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WYSIWYG Filmmaker's Toolkit - Part 2


WYSIWYG Films logo (say Wiz-ee-wig)How Do I Sell My Film Part 2 - Delivery Format

Netribution and film distributors WYSIWYG have joined forces to present on-line WYSIWYG's Filmmaker's Toolkit....

Okay. So you now know who will watch your film. Well, that means you can also estimate how many people you have as potential audience. That gives you an idea of how much money you can spend. It also tells you... but wait, how many people will watch your film? That depends on how you offer it to them. Let's look a little closer at delivery format.


In the old days (way back in 1980) you had cinema, video and tv. You had the possibility of Betamax and VHS tapes, so most people put them out in both to appease the mass indecision. VHS won out eventually and the higher quality Betacam remained a format for shooting on and not for delivery.

Fast forward to the present and we have a much larger and ever-expanding group of possible formats:

VHS: soon to disappear

DVD: to disappear in the next 2 years and we will replace it with HD-DVD and Blu-ray. Seeing as the big boys did not learn from the VHS-Betamax controversy they have set up to do it all over again with these 2, with Sony heading up the Blu-ray consortium and Toshiba heading up the HD-DVD camp.

Cinema: we have begun the conversion from film projectors to digital projectors. These project on the same big screens (both front and rear-screen projection) and represents no change to the audience. However, for the distributor this makes a huge difference, instead of £$€1000 film prints they have $€£100 harddrives, an dthe price continues to drop. Some systems have no harddrive but rather a central server that feeds the film to the projector via the internet. For some time these digital projectors and the film projectors will sit side by side.

TV: traditional broadcast TV remains pretty much the same, however more and more broadcasters will adopt high-definition (HD) delivery via cable, requiring an HD tv for viewing. At present broadcasters send the signal out in standard definition (SD) and high definition side by side. Most TVs also accept both standards, but not for long.

Cable TV: with the delivery of broadcast TV via cable as a standard, the line between cable and TV has blurred.

Video on Demand: delivered through set top boxes and once relegated to hotel rooms, most cable delivery systems now offer VoD next to its regular cable programming and also includes the broadcast channels all through their set top box. Consumers usually pay a fee for each viewing or a monthly subscription to access a library of films.

IPTV: basically tv line-ups delivered over the internet. A viewer can navigate around the schedule and play shows that they missed earlier at will, or can select shows for recording that they wish to watch later. Confusingly many Cable tv providers use the internet to deliver their services through their set-top-box, also providing internet access to the viewers. These boxes already do IPTV. However IPTV tends to refer (at the moment) to tv delivered through the world-wide-web that you see in your computer internet browser. It includes many different additional functions.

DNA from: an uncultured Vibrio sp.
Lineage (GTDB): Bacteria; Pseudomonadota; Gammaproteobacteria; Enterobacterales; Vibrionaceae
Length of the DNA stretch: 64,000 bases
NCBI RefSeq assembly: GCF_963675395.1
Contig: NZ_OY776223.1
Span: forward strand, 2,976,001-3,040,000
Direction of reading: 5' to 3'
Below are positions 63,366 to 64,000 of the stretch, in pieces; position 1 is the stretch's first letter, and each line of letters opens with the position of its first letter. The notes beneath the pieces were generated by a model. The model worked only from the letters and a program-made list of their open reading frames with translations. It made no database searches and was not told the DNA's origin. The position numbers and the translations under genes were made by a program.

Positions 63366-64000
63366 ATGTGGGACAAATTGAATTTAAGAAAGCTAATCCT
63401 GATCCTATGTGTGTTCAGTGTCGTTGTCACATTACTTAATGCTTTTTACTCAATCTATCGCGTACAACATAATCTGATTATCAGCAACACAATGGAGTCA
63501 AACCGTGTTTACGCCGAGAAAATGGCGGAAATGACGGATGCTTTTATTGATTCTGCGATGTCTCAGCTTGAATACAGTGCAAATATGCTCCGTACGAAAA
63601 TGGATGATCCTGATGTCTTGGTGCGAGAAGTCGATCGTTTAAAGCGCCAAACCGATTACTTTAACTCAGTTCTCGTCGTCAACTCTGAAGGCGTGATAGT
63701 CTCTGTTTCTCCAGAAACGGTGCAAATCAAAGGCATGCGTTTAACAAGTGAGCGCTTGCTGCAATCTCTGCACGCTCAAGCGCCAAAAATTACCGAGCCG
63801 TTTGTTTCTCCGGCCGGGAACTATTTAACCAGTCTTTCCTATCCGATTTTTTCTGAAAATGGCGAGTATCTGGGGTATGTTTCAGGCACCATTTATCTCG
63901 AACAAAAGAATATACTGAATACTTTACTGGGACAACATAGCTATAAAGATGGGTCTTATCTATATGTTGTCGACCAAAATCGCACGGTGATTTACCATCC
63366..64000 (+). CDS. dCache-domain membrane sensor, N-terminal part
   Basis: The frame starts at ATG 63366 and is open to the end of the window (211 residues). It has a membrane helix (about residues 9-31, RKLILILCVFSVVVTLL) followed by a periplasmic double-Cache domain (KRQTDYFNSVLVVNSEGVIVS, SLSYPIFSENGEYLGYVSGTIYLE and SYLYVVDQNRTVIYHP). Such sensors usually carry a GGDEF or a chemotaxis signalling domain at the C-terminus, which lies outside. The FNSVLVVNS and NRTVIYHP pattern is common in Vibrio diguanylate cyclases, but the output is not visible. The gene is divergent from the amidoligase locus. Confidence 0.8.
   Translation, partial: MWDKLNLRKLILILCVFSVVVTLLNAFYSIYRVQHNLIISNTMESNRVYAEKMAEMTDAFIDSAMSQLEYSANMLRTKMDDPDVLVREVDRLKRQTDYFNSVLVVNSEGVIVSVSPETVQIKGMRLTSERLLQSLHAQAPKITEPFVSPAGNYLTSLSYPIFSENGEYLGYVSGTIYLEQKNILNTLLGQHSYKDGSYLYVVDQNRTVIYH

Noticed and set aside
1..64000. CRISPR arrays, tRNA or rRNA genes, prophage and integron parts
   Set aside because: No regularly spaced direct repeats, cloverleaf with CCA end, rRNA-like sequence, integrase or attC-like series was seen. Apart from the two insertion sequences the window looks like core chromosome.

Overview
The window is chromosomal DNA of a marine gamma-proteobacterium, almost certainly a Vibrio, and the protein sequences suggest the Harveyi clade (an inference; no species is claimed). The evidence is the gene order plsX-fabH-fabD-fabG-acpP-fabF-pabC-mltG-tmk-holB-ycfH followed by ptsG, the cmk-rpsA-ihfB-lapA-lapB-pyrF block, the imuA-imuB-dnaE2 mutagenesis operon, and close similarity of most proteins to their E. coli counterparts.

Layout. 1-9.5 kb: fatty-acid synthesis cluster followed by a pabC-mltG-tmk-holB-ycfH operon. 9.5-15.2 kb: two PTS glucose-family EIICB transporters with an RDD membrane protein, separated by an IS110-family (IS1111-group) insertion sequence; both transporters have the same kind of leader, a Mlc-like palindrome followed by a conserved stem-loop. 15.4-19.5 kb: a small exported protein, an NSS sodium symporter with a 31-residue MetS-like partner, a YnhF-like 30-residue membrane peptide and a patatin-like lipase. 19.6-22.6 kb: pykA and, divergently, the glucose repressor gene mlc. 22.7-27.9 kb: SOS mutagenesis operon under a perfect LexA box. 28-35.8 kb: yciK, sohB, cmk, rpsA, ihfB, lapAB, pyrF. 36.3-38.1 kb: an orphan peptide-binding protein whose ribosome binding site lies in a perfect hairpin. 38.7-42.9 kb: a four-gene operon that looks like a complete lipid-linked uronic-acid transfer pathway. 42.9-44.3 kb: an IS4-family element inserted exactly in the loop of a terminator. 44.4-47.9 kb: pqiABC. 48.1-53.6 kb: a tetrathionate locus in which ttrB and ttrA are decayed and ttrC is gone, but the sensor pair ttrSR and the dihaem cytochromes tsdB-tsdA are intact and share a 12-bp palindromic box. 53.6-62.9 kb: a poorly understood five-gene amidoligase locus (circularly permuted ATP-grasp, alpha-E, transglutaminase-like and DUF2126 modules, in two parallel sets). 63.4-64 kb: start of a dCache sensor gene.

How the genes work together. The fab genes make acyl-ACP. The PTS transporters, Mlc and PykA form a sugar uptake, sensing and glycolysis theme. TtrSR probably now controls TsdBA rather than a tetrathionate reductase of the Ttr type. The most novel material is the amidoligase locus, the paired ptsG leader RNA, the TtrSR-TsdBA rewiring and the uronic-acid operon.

Direct to download: works much the same way as video on demand except it refers to computer downloads instead of set top boxes, this distinction will blur out of existence very soon.

Mobile content delivery: IPTV and VoD capabilities on 3G (always-on the internet using cell networks) and 4G (a merging of wifi and cell networks) phones and multimedia players and handsets (like iPod, Sony PSP and others)

The last 3 can merge into a category called IP Content Delivery, as it really only matters that we will deliver the content via internet, we do not really care how the consumer accesses the content.

So back to our film. Let's remind ourselves, we have an audience of :

  • between the ages of 18-30
  • an equal mix of male/female
  • low to middle income families
  • English speaking
  • mixed Indian and British background

Starting at the end of the list we can see that if we have a story that limits viewing to Indian and British background means that the film will principally appeal to a section of the UK and areas of India, with smaller disparate groups around the globe. (Note that we're talking generalisations here, look at the broad strokes of the larger segments although many films will appeal to people outside the groups mentioned.)

The UK and India both have large cinema networks, the UK even has an expanding Digital Screen Network. So we can deliver to cinema.

Cinematic releases earn no profit. Let me say that again: Cinematic releases earn no profit. Let's look at that.

When we hear that a film has grossed $300M at the box office it actually means that the film cost $200M and the advertising and prints cost for $100M. The profits come from the DVD sales. The cinematic release basically counts as p & a spend. The traditional wisdom says: "if you do not have enough money to do a proper marketing campaign, do not release in cinema" However, "a proper marketing campaign" remains subjective.

Back to the demographics, middle income 18 to 30 year olds tend to have acces to the internet, mobile phones and cable TV. They also have DVD players. Hey, that's why most films get marketed to this group. They represent the largest audience group in the world. So we can release on all formats.

Some filmmakers will have a script already, some just have an idea and some may have nothing but the desire to make a script. Regardless of which category you fall into, knowing how to work out who will buy your film will help you.

If you do not have a script yet, your next step will be to get one or develop one. Let's look at how to do that, and then we'll return to distributors and selling your story.

WYSIWYG Filmmaker's Toolkit